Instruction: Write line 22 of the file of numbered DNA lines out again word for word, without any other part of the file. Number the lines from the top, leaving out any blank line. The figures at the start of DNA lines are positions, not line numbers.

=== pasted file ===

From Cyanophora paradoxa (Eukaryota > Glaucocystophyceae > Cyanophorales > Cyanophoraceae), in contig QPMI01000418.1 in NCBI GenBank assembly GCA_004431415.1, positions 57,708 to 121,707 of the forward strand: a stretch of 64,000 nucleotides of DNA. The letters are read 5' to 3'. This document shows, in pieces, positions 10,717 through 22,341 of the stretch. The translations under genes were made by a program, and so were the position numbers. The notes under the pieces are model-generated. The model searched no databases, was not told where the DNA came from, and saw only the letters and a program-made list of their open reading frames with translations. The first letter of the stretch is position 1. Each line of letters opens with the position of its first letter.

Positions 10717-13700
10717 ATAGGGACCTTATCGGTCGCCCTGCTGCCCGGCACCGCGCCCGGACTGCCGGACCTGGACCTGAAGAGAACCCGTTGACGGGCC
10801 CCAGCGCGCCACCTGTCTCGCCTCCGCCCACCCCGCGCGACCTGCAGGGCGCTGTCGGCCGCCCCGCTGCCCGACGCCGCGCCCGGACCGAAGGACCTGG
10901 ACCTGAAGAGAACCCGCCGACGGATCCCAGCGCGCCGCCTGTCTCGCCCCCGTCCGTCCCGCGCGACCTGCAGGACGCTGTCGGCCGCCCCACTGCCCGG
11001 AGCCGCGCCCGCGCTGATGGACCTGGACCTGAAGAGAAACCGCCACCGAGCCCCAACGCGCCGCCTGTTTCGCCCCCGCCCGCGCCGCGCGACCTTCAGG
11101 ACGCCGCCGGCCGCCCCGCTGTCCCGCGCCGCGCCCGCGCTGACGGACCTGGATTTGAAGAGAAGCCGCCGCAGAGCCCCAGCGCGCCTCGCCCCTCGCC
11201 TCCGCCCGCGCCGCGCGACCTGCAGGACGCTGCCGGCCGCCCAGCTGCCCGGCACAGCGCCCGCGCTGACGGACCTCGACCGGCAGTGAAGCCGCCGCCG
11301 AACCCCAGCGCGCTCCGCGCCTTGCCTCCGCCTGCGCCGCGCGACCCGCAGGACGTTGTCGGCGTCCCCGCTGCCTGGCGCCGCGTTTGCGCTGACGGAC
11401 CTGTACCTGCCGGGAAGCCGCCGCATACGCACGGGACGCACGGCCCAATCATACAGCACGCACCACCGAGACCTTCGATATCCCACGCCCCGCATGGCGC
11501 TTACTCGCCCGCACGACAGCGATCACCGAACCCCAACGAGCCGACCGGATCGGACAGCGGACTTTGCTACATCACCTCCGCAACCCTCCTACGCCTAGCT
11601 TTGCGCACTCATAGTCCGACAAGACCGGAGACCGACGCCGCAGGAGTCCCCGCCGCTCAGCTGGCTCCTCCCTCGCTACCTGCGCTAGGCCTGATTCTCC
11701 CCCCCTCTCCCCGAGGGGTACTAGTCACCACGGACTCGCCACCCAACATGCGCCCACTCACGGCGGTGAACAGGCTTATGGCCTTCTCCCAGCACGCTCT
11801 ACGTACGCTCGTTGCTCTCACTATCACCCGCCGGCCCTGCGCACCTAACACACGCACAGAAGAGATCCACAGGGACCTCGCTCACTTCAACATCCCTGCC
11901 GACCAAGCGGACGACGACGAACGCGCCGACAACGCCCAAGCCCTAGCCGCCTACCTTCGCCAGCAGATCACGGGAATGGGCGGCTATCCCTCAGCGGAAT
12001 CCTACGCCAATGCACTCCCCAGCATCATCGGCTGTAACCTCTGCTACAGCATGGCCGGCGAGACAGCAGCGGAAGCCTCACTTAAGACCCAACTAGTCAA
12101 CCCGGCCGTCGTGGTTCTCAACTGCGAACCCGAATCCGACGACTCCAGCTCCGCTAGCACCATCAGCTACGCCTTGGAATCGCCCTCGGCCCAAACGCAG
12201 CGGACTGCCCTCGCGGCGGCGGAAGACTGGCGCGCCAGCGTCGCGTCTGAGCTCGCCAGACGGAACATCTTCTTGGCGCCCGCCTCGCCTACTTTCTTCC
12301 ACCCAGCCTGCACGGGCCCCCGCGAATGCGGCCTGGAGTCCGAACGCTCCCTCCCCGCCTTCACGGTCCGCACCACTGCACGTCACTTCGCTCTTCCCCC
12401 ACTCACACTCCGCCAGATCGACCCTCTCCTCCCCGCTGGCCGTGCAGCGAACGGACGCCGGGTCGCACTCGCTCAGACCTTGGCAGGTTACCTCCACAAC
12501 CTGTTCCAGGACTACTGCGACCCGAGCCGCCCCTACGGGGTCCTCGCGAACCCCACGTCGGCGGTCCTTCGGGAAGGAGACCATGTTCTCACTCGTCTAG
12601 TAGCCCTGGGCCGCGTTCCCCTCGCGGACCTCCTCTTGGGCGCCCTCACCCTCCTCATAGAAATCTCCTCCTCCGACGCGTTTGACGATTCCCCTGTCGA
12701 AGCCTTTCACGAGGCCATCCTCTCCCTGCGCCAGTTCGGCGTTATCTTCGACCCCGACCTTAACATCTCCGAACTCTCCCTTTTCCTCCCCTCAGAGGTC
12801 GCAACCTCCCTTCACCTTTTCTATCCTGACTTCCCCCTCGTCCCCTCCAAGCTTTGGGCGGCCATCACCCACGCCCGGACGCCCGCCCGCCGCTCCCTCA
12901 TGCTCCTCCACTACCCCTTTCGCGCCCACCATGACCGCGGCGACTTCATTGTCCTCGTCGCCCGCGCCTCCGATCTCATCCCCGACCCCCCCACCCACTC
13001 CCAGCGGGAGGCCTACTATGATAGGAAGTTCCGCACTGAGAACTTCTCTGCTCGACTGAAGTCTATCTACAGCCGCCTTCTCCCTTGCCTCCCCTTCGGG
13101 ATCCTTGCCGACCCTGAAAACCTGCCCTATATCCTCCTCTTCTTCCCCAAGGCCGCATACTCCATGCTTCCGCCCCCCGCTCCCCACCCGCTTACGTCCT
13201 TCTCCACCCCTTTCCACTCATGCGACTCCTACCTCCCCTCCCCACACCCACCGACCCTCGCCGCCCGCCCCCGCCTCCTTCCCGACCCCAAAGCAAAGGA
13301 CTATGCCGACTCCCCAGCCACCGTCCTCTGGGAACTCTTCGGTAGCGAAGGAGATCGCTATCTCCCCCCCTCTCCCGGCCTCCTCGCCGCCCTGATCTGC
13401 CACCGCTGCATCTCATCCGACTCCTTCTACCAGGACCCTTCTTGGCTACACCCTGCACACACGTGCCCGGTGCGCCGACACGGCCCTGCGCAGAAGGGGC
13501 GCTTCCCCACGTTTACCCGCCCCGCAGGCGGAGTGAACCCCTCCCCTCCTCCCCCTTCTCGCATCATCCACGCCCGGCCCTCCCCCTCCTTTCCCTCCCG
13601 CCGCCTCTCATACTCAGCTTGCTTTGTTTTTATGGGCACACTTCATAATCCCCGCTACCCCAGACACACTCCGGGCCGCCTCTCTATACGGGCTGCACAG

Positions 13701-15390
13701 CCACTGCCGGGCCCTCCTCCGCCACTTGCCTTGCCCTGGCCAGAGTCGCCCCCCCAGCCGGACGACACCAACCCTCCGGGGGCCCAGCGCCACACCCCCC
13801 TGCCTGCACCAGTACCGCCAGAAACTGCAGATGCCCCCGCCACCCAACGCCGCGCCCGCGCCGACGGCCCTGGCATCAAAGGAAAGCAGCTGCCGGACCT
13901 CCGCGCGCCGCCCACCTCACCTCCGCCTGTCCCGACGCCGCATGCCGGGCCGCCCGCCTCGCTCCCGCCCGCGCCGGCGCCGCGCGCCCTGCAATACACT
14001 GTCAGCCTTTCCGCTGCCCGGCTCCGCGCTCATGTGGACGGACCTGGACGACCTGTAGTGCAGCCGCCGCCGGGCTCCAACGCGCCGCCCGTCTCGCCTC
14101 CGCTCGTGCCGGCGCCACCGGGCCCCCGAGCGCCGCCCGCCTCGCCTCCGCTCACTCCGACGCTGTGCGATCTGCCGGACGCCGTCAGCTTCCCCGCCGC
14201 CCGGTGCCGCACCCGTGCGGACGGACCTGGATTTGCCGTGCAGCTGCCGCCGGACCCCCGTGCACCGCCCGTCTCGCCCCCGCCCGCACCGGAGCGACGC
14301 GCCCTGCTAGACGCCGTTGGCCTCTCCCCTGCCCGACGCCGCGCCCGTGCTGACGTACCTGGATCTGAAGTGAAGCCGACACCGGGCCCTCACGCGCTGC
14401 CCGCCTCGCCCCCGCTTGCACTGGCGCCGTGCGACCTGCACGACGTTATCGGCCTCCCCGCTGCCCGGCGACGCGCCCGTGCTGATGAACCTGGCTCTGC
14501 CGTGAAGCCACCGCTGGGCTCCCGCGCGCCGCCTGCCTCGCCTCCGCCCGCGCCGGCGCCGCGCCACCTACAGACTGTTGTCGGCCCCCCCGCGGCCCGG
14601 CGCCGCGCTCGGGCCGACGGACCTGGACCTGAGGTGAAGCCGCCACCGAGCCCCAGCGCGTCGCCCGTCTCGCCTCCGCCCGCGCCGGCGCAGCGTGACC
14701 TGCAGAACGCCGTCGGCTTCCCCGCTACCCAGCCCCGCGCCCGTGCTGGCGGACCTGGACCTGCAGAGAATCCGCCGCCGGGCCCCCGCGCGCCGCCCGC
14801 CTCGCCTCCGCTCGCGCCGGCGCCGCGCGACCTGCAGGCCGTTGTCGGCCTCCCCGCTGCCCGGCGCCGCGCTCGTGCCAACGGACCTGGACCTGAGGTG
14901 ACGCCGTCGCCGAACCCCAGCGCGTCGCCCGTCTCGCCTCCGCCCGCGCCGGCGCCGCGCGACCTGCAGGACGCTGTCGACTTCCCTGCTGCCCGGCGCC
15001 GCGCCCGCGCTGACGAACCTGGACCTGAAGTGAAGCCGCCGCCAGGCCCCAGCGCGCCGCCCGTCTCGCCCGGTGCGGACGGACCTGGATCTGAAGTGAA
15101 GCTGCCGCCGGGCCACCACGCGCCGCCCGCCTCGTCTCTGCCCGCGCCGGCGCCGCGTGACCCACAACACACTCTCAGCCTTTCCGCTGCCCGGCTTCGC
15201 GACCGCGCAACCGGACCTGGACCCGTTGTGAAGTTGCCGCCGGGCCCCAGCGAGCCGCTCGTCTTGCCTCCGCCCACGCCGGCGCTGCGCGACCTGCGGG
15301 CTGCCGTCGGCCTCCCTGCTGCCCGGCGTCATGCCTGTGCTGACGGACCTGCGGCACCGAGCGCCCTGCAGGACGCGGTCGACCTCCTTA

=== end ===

12601 TAGCCCTGGGCCGCGTTCCCCTCGCGGACCTCCTCTTGGGCGCCCTCACCCTCCTCATAGAAATCTCCTCCTCCGACGCGTTTGACGATTCCCCTGTCGA